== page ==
Temple of Zeus Menu Board

Temple of Zeus keeping students, faculty healthy for more than 50 years

These days, nearly 900 customers pass through the lines every day at the Temple of Zeus café in the atrium of Klarman Hall. That’s a far cry from its humble origins in 1964 as a coffee and donut operation run by one of the building maintenance staff.

A meeting place for faculty, students

These days, you can find on the menu two or three creative soups, you can get a really healthy sandwich or salad with locally-sources breads, meats, cheeses and vegetables. You can find yogurt from Ithaca Milk, fruit in the summer from local growers and coffee roasted nearby. You can even find chewing gum that’s better for you (but you can also still buy a donut or peanut M&Ms if you need a little sugar.)

“It started because students felt intimidated going to faculty members’ offices for meetings, so they wanted a space to meet on neutral terms,” said Henry Crans, director of facilities for the College of Arts & Sciences, who managed the café from 1979 to 1995, when it was housed in a long, poorly-lit room that’s the current location of the Kaufmann Auditorium in Goldwin Smith Hall.

The café’s name comes from the plaster casts that lined the walls of that space, replicas from the Temple of Zeus in Olympia that were purchased by Andrew Dickson White in 1881. Some of those statues still grace the Arts & Sciences Career Development Office in Goldwin Smith and the atrium in Klarman Hall.

Even though the space was furnished sparsely with recycled chairs from the Navy ROTC, it became immediately popular with students and faculty, Crans said, adding that famous faculty, including the late Archie Ammons, and chemistry Professor Roald Hoffmann, were regulars.

“Although it was basically a storage room converted into a coffeehouse, Temple of Zeus was definitely a cool place,” said Bill Cowdery ’73, M.A. '81, Ph.D. '89, supervisor at Cornell's Sidney Cox Library of Music and Dance, who visits Zeus at least once a day. “All of the top professors were there, and the top campus radicals.”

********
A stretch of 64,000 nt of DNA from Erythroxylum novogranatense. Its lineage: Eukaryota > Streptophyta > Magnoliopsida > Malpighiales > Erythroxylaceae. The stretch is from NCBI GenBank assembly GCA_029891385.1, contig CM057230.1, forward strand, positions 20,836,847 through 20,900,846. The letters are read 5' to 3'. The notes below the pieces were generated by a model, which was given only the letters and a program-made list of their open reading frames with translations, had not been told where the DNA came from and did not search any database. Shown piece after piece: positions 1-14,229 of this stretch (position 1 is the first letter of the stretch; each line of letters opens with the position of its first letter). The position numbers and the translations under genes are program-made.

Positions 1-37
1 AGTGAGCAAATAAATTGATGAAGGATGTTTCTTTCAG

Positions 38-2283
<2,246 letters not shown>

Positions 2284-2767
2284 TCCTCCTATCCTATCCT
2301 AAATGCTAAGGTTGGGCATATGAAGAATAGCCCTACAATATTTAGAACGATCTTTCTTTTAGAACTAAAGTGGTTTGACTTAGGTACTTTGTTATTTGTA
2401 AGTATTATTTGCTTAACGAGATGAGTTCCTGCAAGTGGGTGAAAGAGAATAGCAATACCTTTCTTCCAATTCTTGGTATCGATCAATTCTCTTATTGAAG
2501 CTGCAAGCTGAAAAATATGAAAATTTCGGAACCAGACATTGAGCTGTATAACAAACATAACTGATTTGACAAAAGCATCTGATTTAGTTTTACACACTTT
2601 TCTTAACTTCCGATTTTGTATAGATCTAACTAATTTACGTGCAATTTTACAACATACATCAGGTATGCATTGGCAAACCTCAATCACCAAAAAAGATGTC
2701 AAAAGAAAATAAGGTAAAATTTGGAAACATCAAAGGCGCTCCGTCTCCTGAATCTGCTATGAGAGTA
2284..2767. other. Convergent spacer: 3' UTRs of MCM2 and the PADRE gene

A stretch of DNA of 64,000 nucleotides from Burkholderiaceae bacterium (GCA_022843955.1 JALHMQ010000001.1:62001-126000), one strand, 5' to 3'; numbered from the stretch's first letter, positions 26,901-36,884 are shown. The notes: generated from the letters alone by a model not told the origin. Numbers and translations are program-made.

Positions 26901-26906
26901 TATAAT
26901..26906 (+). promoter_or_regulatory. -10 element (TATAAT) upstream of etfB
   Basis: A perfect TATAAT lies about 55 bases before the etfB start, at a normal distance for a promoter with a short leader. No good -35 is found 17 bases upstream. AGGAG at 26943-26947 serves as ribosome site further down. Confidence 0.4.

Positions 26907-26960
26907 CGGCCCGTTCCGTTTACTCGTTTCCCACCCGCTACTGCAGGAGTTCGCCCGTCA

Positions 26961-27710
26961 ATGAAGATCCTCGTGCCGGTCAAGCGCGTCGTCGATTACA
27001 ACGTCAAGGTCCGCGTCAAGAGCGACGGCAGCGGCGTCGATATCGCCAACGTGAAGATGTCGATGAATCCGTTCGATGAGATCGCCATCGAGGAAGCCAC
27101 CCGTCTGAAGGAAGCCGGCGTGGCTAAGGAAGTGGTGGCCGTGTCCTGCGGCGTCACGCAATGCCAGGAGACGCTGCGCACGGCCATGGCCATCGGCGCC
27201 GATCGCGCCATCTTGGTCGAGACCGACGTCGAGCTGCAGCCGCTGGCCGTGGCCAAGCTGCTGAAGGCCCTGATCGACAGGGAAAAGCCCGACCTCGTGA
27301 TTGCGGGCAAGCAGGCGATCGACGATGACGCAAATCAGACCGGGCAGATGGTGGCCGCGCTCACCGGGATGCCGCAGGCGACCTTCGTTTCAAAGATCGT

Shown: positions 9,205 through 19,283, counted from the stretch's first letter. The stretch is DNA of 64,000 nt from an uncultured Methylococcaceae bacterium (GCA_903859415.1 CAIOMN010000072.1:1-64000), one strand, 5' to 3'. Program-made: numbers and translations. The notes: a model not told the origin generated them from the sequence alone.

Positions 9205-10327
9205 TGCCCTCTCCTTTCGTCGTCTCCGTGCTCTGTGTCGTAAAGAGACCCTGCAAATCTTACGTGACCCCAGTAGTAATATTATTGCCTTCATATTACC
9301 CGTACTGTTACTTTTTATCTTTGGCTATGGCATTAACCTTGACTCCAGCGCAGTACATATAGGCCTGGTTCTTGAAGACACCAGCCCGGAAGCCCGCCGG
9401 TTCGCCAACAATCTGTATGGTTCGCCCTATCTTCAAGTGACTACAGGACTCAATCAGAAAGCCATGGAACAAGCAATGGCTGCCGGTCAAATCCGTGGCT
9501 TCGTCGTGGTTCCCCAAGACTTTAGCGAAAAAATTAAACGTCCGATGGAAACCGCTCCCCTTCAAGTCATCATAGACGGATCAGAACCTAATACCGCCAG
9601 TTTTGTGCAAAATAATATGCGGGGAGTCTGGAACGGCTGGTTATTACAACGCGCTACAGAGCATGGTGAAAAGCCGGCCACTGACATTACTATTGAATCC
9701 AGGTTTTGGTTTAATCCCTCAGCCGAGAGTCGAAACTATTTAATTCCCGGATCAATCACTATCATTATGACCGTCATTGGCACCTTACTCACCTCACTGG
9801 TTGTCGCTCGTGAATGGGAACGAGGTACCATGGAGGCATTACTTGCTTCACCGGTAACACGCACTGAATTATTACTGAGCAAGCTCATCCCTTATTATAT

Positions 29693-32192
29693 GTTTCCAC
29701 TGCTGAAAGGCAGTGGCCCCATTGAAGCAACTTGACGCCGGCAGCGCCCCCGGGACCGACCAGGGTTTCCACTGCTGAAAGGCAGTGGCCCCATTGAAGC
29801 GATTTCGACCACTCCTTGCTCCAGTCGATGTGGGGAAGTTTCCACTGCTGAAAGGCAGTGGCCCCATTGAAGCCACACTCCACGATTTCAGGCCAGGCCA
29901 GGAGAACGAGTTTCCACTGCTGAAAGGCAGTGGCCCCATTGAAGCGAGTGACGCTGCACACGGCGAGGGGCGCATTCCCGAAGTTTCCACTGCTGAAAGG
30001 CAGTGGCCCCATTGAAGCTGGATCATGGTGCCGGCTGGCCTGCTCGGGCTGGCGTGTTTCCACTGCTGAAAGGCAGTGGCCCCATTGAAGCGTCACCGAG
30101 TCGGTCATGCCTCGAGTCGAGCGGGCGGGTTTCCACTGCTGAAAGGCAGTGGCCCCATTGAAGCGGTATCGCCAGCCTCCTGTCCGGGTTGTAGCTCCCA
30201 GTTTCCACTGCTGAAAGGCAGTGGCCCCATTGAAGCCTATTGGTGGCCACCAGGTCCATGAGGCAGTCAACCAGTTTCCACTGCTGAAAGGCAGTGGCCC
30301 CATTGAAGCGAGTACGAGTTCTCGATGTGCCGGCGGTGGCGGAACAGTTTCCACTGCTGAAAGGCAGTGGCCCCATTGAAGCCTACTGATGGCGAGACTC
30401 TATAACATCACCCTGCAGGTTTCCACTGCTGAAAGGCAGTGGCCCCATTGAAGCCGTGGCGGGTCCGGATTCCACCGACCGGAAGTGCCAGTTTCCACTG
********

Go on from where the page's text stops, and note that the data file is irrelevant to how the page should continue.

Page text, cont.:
Regular Hours of Operation

The Café’s hours are 7:30 a.m. to 6 p.m.

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Soup of the Day

The original Temple of Zeus
The original Temple of Zeus in Goldwin Smith Hall served donuts and coffee, then expanded to offer sandwiches.

Students talking among plaster casts.
In its early days, the cafe immediately became a popular hangout for faculty and students.

Enriching the Experience

In 1993, the college hired Tom Walls from the Moosewood Restaurant to be the new manager and find a way to make the café break even, Walls said.

“I was flexible about how the menu and operations would evolve, but I knew that the food would be prepared fresh on the premises, and it would be an egalitarian and collegial work environment,” he said, adding that he attracted international student workers by requiring his staff to have only a “rudimentary command of English.”

“This worked out well, and improved our interface with our large international customer base because we had so many employees who were fluent in languages besides English,” he said. “I always enjoyed working with a very diverse staff.”

Soon, Walls brought along Choklay Lhamo and Nyima Dhondup, who expanded the café’s popular soup offerings, and in 1997, the café moved to the other side of the hallway in Goldwin Smith, an area that had housed the Records and Scheduling office and the College Registrar and today has offices for The Department of History of Art and Visual Studies and a Department of Classics Lab.